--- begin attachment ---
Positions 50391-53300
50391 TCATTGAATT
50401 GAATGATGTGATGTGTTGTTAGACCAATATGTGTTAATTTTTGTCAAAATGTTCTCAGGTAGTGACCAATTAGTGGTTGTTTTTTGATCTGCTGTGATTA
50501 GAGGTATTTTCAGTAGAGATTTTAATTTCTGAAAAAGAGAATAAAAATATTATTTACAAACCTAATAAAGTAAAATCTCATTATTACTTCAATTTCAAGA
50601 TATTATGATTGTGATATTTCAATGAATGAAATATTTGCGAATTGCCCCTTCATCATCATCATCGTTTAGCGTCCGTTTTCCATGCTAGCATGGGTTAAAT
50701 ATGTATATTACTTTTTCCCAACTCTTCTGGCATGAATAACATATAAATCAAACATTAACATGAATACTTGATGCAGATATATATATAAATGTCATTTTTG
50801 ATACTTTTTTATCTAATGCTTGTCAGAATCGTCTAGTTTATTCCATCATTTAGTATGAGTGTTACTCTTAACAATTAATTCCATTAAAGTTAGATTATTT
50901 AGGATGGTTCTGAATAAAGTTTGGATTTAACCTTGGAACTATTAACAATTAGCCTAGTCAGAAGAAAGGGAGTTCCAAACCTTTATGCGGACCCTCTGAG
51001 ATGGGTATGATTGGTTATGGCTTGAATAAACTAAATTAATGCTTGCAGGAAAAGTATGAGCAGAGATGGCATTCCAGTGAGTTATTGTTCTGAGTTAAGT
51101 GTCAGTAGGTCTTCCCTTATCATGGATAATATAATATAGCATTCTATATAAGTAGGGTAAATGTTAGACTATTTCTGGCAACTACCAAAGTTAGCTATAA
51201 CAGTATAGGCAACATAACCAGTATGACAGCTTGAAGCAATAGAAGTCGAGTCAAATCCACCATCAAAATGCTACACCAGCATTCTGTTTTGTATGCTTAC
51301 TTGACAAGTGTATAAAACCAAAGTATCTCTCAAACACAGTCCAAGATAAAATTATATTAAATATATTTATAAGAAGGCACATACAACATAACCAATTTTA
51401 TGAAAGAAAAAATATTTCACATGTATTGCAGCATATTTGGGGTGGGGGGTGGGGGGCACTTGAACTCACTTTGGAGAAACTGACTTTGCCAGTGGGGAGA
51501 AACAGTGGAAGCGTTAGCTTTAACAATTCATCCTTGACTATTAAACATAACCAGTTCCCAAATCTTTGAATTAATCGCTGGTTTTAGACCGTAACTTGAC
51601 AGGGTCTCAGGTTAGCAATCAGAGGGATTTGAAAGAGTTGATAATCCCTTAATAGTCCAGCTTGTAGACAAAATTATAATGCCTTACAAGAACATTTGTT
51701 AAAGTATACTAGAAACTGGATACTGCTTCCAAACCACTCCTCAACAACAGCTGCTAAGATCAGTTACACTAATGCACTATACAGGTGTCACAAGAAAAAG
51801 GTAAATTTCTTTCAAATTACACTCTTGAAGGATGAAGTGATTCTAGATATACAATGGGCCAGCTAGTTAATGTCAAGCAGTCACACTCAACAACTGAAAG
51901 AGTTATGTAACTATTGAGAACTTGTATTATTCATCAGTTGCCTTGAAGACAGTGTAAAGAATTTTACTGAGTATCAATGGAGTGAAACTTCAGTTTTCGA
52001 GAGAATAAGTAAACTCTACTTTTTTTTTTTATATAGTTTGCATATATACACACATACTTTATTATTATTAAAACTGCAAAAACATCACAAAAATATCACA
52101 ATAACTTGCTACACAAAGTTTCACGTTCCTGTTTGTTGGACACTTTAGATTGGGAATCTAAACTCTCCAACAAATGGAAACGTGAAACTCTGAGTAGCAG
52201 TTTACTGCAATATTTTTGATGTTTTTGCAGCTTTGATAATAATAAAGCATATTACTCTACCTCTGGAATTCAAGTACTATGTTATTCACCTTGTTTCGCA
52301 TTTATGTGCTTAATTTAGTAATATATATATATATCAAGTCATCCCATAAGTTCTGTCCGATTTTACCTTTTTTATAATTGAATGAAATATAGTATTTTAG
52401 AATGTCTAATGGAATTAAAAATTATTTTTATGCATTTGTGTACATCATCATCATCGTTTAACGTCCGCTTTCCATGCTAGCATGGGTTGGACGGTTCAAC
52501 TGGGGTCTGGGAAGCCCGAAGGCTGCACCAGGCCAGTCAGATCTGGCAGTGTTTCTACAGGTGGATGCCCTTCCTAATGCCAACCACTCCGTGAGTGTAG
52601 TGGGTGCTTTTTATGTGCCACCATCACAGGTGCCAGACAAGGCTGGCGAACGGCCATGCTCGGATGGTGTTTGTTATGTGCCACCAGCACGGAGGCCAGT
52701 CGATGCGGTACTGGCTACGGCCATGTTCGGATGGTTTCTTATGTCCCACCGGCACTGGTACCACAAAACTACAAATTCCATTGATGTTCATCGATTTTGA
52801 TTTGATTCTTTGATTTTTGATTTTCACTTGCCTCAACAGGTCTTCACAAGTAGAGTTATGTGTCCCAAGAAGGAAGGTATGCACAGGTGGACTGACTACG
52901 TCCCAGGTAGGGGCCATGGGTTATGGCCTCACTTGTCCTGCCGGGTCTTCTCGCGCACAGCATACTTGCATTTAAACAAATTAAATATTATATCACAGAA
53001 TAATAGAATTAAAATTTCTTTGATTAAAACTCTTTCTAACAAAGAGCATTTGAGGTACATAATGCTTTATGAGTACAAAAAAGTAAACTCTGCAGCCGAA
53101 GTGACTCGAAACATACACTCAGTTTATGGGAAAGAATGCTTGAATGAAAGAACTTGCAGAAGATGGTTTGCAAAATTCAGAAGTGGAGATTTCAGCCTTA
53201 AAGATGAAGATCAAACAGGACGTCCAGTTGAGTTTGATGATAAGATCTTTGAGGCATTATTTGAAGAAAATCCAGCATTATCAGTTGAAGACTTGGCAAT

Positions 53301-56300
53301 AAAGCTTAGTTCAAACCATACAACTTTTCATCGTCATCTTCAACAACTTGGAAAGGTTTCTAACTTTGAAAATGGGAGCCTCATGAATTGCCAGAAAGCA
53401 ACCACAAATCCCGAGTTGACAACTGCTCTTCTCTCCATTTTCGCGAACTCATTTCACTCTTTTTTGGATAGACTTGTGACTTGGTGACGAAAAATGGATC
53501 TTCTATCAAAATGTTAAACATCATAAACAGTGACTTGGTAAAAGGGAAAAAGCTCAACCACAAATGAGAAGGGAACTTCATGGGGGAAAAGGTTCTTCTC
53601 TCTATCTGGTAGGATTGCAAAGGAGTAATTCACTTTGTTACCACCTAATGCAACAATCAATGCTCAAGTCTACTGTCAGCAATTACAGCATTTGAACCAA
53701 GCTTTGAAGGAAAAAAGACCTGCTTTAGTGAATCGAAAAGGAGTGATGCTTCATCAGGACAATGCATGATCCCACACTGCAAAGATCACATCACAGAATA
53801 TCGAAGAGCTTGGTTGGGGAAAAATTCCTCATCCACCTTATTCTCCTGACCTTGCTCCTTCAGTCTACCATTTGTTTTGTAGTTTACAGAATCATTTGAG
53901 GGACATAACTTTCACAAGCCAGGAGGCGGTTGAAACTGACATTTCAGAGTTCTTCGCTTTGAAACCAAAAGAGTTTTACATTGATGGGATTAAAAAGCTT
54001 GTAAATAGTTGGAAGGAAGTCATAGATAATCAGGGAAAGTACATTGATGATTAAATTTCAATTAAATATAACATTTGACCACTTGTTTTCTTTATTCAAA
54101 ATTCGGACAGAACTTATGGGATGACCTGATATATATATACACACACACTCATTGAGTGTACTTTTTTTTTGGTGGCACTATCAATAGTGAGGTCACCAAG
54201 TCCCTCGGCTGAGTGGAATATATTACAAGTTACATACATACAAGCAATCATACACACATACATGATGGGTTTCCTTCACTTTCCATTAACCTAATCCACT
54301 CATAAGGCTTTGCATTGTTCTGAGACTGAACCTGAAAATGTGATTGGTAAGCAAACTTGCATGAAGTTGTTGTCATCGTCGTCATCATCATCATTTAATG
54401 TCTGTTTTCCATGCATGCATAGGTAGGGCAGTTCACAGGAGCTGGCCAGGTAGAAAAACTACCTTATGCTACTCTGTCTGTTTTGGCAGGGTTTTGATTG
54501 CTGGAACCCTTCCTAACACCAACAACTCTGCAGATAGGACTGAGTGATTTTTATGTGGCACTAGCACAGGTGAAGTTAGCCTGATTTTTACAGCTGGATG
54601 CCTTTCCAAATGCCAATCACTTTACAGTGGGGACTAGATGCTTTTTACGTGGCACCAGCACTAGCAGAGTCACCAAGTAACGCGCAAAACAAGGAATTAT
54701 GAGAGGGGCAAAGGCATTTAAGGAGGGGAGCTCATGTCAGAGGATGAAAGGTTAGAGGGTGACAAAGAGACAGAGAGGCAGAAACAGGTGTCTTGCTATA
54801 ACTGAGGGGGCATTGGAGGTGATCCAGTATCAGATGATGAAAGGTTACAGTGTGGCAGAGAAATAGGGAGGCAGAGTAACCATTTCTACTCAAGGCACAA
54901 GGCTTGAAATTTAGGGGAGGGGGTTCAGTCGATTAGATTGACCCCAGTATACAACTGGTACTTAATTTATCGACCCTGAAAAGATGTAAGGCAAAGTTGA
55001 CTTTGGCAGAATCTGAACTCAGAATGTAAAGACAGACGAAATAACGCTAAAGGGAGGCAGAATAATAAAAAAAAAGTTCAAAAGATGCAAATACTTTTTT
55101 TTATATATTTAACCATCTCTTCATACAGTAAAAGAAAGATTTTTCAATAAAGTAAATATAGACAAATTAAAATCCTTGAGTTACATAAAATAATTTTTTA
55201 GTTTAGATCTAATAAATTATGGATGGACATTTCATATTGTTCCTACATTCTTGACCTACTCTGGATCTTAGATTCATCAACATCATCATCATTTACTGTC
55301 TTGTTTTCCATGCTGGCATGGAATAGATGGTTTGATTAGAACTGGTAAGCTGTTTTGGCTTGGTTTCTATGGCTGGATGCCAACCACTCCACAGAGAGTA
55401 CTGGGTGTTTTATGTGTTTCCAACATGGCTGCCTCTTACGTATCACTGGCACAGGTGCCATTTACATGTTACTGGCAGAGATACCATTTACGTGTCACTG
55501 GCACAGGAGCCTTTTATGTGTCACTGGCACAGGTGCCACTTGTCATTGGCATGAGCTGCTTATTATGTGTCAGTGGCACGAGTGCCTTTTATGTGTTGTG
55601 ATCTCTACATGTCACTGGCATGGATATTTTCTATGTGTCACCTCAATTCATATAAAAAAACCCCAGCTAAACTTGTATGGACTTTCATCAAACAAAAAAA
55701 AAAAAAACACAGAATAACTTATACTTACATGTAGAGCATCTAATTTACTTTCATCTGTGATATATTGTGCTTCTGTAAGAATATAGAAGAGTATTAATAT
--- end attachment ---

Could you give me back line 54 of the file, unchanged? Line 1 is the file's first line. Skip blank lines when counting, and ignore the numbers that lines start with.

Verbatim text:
55401 CTGGGTGTTTTATGTGTTTCCAACATGGCTGCCTCTTACGTATCACTGGCACAGGTGCCATTTACATGTTACTGGCAGAGATACCATTTACGTGTCACTG